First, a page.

A War In Mali–What Could Happen?Posted: 21 January 2013
I know that there are many people that care about the situation taking place in the African country of Mali…..but that should change…..the US is about to enter into the fray in support of our ally, France………
Just in case you do not know where Mali is located…….allow me to help……..
Our French brethren have commenced a ground assault on the militants in Mali….in the North of the country……could this be a 6 day war or will it continue to fight on and on? And what could be the results of the fighting?
………… the military action was expected to be “difficult” for France.
“Ansar al-Dine and other armed rebel groups that have control of the area know the terrain very well, and they have very sophisticated weapons,” she said, referring to the rebel-controlled northern part of Mali.
She said the first Nigerian contingent of about 190 soldiers was due to arrive in Mali on Thursday.
The parliament in Niger was waiting for approval to send its own contingent of more than 500 soldiers, currently waiting at the border, Al Jazeera’s Moshiri said.
For those who care — and we suggest you do — the democratically-elected government of Mali was thrown out in March by a faction of nomadic people living in the north of the country called the Tuareg. But the separatist Tuareg got more than they bargained for when they asked a local Islamist militant group, the Rebels of the Ansar Dine, to help. They helped all right: they called in their friends, Al Qaeda in the Islamic Maghreb (AQIM), which swiftly moved to displace the Tuareg, imposed a strict interpretation of Sharia law on the moderate Sufi Muslims there in the north, and rendered Timbuktu — an ancient, bustling center of trade and tourism — a “ghost town.”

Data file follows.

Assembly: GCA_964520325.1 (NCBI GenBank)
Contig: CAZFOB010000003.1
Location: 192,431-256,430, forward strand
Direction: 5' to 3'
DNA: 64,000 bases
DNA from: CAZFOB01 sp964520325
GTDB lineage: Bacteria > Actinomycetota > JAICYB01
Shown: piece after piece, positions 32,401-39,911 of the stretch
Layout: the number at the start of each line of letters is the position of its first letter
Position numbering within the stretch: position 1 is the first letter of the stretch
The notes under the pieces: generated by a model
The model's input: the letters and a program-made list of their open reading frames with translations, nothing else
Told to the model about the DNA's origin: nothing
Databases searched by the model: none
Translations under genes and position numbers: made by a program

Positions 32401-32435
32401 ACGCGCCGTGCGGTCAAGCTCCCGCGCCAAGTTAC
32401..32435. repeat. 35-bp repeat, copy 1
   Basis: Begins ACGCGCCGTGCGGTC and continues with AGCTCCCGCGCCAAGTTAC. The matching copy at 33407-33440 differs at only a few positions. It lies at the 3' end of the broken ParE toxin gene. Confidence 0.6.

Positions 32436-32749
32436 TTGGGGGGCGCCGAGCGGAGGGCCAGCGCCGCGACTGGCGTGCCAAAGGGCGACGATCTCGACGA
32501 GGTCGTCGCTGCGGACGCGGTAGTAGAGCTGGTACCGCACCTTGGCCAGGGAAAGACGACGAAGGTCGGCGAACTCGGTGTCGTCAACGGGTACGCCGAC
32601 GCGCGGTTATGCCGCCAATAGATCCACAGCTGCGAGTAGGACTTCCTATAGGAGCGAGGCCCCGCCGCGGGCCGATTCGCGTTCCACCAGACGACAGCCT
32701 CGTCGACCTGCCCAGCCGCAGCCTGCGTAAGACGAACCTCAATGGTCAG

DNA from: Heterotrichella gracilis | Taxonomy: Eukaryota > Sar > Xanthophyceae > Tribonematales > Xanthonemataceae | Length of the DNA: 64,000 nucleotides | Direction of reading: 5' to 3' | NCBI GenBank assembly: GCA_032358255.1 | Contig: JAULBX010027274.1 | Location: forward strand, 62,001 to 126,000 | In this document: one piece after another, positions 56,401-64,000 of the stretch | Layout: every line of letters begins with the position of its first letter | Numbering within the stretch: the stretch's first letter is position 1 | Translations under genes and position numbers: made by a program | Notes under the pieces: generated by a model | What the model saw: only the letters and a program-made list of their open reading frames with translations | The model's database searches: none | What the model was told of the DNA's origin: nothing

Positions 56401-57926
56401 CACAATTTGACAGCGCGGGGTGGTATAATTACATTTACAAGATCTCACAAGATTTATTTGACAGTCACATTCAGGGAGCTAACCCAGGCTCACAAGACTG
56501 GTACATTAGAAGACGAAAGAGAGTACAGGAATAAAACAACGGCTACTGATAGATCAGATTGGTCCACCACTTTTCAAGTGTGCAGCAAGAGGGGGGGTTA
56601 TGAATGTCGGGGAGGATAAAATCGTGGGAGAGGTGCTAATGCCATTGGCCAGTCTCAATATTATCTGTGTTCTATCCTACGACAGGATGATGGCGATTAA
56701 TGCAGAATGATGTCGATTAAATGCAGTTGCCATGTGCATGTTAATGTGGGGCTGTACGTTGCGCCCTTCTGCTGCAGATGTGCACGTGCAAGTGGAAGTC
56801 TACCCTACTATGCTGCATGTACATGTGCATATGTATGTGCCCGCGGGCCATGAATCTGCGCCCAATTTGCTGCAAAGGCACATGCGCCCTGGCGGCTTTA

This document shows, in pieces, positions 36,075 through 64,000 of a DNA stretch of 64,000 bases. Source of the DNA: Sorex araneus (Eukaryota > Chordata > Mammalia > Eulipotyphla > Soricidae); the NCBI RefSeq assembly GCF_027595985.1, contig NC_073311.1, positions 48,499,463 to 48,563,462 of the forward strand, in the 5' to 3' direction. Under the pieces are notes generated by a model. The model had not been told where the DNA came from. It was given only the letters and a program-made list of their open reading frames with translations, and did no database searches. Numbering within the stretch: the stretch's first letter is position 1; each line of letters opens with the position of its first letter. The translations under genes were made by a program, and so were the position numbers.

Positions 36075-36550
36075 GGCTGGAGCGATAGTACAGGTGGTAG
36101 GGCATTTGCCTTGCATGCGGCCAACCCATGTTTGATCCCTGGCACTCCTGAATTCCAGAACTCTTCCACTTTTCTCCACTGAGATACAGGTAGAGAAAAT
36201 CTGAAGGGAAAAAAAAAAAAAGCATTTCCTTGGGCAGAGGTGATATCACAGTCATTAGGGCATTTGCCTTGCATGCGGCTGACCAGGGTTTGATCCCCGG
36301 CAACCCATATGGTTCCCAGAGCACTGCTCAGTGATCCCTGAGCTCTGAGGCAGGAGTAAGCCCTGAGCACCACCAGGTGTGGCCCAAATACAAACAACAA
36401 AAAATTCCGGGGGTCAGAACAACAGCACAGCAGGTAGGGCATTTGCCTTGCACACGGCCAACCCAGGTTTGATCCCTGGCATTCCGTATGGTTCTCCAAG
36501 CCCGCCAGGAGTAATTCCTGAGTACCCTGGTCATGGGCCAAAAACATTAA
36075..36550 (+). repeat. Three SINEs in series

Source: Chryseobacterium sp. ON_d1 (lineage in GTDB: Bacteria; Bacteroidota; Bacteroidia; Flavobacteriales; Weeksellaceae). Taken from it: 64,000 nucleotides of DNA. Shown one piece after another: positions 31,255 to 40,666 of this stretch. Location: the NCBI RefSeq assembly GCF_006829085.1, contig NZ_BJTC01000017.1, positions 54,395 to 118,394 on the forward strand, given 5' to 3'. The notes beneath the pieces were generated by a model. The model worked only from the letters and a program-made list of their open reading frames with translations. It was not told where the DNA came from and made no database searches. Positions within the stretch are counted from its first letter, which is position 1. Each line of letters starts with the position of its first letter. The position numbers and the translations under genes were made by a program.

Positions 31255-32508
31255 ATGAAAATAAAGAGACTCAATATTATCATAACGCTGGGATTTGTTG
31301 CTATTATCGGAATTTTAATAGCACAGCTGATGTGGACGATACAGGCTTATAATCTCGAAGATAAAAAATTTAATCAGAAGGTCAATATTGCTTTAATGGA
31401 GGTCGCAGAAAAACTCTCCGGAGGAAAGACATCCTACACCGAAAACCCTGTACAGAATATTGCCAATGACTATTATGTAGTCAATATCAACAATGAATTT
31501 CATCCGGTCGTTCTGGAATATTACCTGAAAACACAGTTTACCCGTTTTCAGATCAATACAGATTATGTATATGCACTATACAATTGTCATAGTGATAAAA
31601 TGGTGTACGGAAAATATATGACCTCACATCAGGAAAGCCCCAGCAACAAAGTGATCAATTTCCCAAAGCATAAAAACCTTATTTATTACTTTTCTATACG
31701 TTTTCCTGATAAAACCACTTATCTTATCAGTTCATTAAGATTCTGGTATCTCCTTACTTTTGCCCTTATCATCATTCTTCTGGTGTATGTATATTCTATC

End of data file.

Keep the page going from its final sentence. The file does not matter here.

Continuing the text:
By the way, according to reports, the Ansar Dine and AQIM are apparently “flush” with weapons, thanks to the looting that occurred after the U.S.-led regime change in Libya. Furthermore, the leader of the Tuareg military coup, which opened the doors to what Bruce Riedel calls al Qaeda’s largest foothold “since the fall of Afghanistan in 2001,” was none other than Capt. Amadou Haya Sanogo, who came to the United States several times for “professional military education, including basic officer training,” according to The Washington Post.
“Three things emerge from the haze. First, fierce fighting in the North and the East, with French forces in the lead, will open up a whole new set of dangers. With Islamist forces on the attack, foreign intervention was necessary, and many Malians at home and abroad welcomed it enthusiastically. Still, this remains a dangerous moment all around.
“Second, while the latest crisis might not break the political deadlock in Bamako, it has already changed the dynamic. And third, despite the sorry state of mediation efforts to date – both within West Africa and beyond – savvy diplomacy is needed now more than ever.” - Gregory Mann, commenting on January 14 on the situation in Mali.
For previous AfricaFocus Bulletins on Mali, including in 2012, see http://www.africafocus.org/country/mali.php
For a recent article with additional background on previous U.S. counter-productive support for Mali’s military, see “French Strikes in Mali Supplant Caution of U.S.”, New York Times, Jan. 14, 2013 http://www.nytimes.com / direct URL – http://tinyurl.com/boxv8va
For an article with background on the U.S. role past and present, see “U.S. Prepares Support for French Military Intervention in Mali” IPS, January 15, 2012 http://allafrica.com/stories/201301150071.html
For a pair of articles from last fall, by Gregory Mann and Simon Allison, respectively supporting and opposing military intervention, appearing in African Arguments and in the Guardian, now moot but with much useful background, see http://tinyurl.com/cofaqvv and http://tinyurl.com/clh4bnt
Mali is a hop skip and jump from Nigeria and Nigeria is home to many oil fields which the US gets oil…….if Islamists are successful in Mali, it will be only a matter of time before they start looking South……..and then the US will certainly have just cause for intervention…….
Also the French have embarked into the same situation that sucked in the US in Somalia…..this could be disastrous in the end results…..
As I have said……..I want to be optimistic……but I am too old to be so……